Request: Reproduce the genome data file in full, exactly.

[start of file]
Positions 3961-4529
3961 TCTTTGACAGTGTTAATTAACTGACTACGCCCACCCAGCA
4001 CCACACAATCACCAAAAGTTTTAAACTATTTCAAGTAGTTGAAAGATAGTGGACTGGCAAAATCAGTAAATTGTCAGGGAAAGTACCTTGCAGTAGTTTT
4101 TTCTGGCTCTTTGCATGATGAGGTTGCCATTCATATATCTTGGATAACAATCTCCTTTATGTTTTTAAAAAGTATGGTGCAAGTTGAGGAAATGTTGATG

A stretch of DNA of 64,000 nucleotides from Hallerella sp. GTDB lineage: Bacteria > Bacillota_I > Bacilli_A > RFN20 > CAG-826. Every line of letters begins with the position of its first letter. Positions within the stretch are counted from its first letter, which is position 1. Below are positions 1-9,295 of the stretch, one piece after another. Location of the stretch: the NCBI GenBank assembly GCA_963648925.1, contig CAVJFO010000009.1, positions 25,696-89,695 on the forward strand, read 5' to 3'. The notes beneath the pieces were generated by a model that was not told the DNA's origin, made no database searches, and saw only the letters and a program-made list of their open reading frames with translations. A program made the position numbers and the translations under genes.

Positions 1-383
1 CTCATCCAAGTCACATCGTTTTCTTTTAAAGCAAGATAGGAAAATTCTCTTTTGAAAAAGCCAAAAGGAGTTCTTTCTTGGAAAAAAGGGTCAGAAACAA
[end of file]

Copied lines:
Positions 3961-4529
3961 TCTTTGACAGTGTTAATTAACTGACTACGCCCACCCAGCA
4001 CCACACAATCACCAAAAGTTTTAAACTATTTCAAGTAGTTGAAAGATAGTGGACTGGCAAAATCAGTAAATTGTCAGGGAAAGTACCTTGCAGTAGTTTT
4101 TTCTGGCTCTTTGCATGATGAGGTTGCCATTCATATATCTTGGATAACAATCTCCTTTATGTTTTTAAAAAGTATGGTGCAAGTTGAGGAAATGTTGATG

A stretch of DNA of 64,000 nucleotides from Hallerella sp. GTDB lineage: Bacteria > Bacillota_I > Bacilli_A > RFN20 > CAG-826. Every line of letters begins with the position of its first letter. Positions within the stretch are counted from its first letter, which is position 1. Below are positions 1-9,295 of the stretch, one piece after another. Location of the stretch: the NCBI GenBank assembly GCA_963648925.1, contig CAVJFO010000009.1, positions 25,696-89,695 on the forward strand, read 5' to 3'. The notes beneath the pieces were generated by a model that was not told the DNA's origin, made no database searches, and saw only the letters and a program-made list of their open reading frames with translations. A program made the position numbers and the translations under genes.

Positions 1-383
1 CTCATCCAAGTCACATCGTTTTCTTTTAAAGCAAGATAGGAAAATTCTCTTTTGAAAAAGCCAAAAGGAGTTCTTTCTTGGAAAAAAGGGTCAGAAACAA